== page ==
01:15PM, Thursday 24 June 2021
Maidenhead Heritage Centre could be moving to the former SportsAble site under proposals set to go before the council – providing the town with a ‘bigger, better heritage centre.’
The trustees of SportsAble announced the closure of the disability sports charity at the start of March after it was hit hard by COVID-19 and a fundraising drive did not raise enough to secure its future.
The trustees were able to surrender the lease of the clubhouse premises in Braywick Park back to the council, with the council having paid £100,000 towards the initial construction of the building. The building was vacated at the end of May.
In a council meeting set to take place tonight (Thursday), the cabinet will discuss the possibility of ‘disposing’ of the former SportsAble building to allow Maidenhead Heritage Centre to move in.
The current heritage centre building is about 4,000sqft.
The trustees have been looking for a larger space, around 6,000sqft – an alternative equivalent site would cost around £1.2m to construct.
The future location of Maidenhead Heritage Centre has been the subject of discussion for several years, with its current site earmarked for redevelopment.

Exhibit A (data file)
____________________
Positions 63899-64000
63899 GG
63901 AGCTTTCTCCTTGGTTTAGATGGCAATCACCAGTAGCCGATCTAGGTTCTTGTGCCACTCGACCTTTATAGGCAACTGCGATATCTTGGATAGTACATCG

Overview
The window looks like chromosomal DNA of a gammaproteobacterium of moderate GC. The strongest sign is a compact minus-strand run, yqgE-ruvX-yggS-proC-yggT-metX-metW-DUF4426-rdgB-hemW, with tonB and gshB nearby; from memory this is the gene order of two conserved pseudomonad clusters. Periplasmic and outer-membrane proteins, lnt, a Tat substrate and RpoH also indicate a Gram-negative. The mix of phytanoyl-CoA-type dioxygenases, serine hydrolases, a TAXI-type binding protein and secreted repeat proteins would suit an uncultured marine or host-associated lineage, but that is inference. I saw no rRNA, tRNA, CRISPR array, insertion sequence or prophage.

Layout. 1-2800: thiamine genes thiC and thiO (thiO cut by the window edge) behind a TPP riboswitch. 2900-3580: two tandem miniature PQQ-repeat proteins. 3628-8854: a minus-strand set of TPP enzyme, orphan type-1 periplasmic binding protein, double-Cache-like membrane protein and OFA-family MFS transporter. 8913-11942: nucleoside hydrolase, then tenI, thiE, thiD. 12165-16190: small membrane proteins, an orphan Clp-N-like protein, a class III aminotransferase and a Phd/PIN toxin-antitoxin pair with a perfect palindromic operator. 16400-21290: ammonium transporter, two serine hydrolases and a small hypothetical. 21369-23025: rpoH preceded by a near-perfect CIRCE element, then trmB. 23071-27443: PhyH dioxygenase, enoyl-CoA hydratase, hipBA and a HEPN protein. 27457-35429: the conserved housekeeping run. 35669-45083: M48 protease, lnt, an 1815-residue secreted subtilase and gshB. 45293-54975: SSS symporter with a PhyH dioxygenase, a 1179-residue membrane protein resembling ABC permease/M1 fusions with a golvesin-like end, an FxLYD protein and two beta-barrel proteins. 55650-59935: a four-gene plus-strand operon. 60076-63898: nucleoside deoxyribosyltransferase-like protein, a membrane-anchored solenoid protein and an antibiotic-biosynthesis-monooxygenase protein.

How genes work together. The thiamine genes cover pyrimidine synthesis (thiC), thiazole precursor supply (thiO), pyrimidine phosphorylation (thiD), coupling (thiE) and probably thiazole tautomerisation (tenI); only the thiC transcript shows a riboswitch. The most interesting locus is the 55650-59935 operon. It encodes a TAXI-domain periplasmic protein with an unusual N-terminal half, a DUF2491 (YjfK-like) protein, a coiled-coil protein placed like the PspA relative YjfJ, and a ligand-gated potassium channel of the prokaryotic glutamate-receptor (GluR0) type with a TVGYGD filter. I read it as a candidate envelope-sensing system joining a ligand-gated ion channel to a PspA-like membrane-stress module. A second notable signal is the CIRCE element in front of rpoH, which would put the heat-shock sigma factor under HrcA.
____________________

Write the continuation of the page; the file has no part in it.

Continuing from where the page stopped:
In return for the move to the SportsAble building, the council would acquire the current heritage centre in Park Street.
This is the recommended option by council officers – another recommended alternative involves leasing the SportsAble building on a commercial basis.
The council could generate ‘a substantial rental income’ if the building is leased. Pre-schools and nursery occupiers could bring in rents between £65,000 and £100,000.
A third option is to lease the SportsAble building to a voluntary or community group at peppercorn rent.
This is not the recommended option as the council ‘will incur significant costs’ in repairing the building and would generate no income.
If the council does decide to lease the building to a voluntary group or community group, this could include St John Ambulance, Maidenhead Hindu Society, Sporting Mind or CycleHub.
Richard Poad, chairman of Maidenhead Heritage Centre, said the that Maidenhead Heritage Trust is ‘delighted’ that the council is considering offering it the empty SportsAble building.
“The building is significantly larger than our present building in Park Street and at long last would offer us the space to deliver our vision for a bigger, better heritage centre as a destination attraction,” he said.
“It is especially timely as we have just received a bequest of a 100-year-old veteran car built by GWK on the Cordwallis Estate.
“Since we have already offered a permanent home to the historic 18th century Bray fire engine, additional space is becoming more urgent.
“Clearly, the recommendation to the cabinet needs to be approved before detailed discussions can begin. Our trustees are sure that with goodwill on both sides, a satisfactory agreement on the all-important terms and conditions can be reached.”
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